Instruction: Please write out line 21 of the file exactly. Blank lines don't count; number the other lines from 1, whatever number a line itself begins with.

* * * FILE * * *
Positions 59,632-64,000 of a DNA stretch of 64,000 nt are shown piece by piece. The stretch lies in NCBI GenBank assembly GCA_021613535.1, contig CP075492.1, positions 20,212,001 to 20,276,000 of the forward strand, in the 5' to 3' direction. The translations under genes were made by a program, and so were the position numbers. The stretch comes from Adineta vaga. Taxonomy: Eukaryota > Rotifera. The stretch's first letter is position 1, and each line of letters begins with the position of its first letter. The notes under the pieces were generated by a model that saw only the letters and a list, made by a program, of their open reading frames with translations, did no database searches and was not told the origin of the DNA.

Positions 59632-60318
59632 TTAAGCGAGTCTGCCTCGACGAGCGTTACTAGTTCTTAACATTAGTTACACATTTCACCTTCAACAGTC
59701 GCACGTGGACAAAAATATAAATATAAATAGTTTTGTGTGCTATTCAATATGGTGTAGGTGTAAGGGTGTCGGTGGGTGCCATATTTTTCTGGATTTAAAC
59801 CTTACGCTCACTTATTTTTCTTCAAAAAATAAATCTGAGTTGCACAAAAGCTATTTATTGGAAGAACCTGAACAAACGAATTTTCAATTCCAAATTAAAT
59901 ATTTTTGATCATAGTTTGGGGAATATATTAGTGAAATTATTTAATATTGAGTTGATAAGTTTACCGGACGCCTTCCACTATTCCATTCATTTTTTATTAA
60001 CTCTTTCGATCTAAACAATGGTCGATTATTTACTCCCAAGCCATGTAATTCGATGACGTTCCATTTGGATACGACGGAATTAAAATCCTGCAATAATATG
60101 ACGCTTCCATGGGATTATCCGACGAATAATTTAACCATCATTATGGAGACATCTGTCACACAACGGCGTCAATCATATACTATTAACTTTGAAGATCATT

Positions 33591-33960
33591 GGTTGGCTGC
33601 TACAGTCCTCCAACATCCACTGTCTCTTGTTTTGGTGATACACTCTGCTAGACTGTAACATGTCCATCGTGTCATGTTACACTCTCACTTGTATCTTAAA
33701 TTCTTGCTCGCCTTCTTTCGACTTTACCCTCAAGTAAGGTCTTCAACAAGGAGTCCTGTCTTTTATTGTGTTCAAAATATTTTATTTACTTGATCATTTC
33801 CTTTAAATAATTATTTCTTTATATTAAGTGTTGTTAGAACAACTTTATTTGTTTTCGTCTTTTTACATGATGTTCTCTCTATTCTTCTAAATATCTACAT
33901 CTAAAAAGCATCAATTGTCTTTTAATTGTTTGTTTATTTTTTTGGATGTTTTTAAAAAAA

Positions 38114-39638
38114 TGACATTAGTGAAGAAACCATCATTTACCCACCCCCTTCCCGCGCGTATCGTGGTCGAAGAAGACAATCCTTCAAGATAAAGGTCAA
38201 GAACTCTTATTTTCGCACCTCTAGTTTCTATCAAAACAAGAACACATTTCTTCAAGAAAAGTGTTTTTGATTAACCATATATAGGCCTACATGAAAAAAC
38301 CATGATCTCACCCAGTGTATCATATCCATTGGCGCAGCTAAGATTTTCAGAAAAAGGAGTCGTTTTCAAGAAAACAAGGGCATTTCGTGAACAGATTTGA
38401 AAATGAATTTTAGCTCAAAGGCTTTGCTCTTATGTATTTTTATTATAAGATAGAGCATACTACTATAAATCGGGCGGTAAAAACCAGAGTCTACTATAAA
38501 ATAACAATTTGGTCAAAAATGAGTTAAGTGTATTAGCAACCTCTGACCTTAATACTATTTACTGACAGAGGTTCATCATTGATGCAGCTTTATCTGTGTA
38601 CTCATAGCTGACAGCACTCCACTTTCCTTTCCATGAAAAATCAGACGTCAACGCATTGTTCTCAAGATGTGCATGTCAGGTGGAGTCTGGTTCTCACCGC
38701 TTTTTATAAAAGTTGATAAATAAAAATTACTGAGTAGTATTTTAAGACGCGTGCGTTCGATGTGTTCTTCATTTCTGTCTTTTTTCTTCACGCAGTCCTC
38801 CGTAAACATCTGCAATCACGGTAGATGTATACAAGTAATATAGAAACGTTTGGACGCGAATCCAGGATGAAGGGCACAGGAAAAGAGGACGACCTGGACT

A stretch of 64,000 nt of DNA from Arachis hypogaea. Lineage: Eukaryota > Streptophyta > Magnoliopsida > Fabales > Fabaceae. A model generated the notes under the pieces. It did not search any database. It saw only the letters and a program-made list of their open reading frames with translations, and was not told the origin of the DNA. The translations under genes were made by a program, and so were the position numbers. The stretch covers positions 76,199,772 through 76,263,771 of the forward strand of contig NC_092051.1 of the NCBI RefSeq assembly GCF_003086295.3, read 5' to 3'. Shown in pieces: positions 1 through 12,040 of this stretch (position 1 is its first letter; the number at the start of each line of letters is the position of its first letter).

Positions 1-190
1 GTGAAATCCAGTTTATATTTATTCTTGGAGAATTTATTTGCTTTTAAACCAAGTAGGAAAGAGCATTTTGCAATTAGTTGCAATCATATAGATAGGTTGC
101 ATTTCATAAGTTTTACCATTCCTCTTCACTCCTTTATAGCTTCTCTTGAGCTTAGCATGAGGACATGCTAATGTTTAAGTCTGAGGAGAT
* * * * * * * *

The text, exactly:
38601 CTCATAGCTGACAGCACTCCACTTTCCTTTCCATGAAAAATCAGACGTCAACGCATTGTTCTCAAGATGTGCATGTCAGGTGGAGTCTGGTTCTCACCGC